By David Fuys, Dorothy Geddes, Rosamond Tischler
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Extra info for The Van Hiele Model of Thinking in Geometry Among Adolescents (Jrme Monographs, Vol 3)
First students are asked what they would choose to measure with, then if and how they have learnedto measureangles in school. ) Once students are able to measure angles in some way, they are shown the diagramof two adjacentangles to the left. They are asked to measure the two angles, then to predict the "outside"one (the sum). ) Studentsare then shown the diagram to the left with three adjacent angles. This leads to discussionof the measureof a straightangle. 31 Finally,studentsare shown a triangle,and are asked to measure angles in it (which are simply recordedfor later reference).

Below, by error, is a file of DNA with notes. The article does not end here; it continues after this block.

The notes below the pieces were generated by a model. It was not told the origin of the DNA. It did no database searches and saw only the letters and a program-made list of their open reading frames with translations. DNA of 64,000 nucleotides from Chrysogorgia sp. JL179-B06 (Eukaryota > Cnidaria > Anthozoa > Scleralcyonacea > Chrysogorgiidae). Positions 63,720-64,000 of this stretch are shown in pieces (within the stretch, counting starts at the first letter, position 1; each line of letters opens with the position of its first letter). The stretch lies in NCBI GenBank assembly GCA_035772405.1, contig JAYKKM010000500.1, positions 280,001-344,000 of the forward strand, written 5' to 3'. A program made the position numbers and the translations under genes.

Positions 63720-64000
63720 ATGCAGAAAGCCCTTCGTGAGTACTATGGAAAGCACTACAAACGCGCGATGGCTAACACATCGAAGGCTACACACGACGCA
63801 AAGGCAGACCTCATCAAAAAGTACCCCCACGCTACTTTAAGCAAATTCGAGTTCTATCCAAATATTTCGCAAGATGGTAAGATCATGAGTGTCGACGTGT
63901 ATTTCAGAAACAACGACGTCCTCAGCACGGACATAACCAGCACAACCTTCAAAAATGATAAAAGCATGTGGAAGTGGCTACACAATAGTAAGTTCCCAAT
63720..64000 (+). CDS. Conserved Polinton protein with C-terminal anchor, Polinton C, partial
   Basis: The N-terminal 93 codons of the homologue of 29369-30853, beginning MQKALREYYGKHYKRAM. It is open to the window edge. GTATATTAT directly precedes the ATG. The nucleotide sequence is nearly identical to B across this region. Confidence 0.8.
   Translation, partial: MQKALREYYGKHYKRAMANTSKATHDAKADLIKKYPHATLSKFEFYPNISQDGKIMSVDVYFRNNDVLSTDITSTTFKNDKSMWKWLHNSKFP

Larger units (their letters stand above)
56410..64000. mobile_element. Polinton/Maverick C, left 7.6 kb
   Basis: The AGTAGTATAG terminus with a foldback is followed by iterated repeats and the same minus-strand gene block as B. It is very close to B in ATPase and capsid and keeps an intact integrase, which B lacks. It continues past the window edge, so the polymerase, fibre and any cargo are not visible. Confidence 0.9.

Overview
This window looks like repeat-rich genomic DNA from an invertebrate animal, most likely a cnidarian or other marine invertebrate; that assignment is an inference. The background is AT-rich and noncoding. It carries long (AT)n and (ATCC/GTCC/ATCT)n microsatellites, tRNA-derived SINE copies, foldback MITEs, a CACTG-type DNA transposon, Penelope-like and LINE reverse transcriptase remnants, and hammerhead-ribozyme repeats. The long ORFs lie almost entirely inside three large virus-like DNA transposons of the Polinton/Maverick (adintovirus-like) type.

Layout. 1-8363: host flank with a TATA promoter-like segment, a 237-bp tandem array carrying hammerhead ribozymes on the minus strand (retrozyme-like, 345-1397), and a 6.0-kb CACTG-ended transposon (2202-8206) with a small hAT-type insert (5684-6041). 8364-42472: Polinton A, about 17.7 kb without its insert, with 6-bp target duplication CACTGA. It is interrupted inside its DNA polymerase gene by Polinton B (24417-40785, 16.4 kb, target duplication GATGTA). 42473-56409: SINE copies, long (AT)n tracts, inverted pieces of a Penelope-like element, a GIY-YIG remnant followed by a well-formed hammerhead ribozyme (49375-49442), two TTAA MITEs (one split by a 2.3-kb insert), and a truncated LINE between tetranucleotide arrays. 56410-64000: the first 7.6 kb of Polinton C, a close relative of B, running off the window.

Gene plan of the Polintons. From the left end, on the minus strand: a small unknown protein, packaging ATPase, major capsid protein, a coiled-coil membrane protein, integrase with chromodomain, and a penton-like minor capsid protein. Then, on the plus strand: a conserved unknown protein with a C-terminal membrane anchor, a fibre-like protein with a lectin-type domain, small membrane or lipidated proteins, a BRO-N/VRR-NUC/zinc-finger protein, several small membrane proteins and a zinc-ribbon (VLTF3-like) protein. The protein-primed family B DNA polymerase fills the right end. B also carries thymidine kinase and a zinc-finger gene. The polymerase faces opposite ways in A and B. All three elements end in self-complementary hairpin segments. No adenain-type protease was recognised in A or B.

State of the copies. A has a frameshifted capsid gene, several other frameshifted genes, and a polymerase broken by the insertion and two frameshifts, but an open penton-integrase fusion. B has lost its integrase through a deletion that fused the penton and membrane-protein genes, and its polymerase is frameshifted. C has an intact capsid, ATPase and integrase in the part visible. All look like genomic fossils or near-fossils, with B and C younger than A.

E elvl. 7 The interviewer says "Let's try that guessing game again. You will try to figure out what shape I'm thinkingof, only now you won'tsee any of the shape;insteadI'lljust give you some clues about it. I'll show you the clues one by one--after each tell me all you can. What COULD it be? Could it be anythingelse? " The interviewerslides a piece of paper down the sheet to uncoverclues one by one. At the end the student is asked "Canyou think of other clues I couldput down? " This processis repeatedfor two sets of clues.
If I makeone using parallellines, do you thinkthe angles will always be congruent? " The demonstrationis now repeatedfor a saw. The intervieweruses the ruler to constructa saw with parallellines, and then the studentis asked to constructa saw using only the traced angle. Studentsareled to summarizewhathas been done for saws, and also to summarize againwhatwas done for ladders. note: If studentsdo not recognize the "if-then"natureof this constructionat this point, they are not questioned further,but if they do, they are asked about the converse.
The Van Hiele Model of Thinking in Geometry Among Adolescents (Jrme Monographs, Vol 3) by David Fuys, Dorothy Geddes, Rosamond Tischler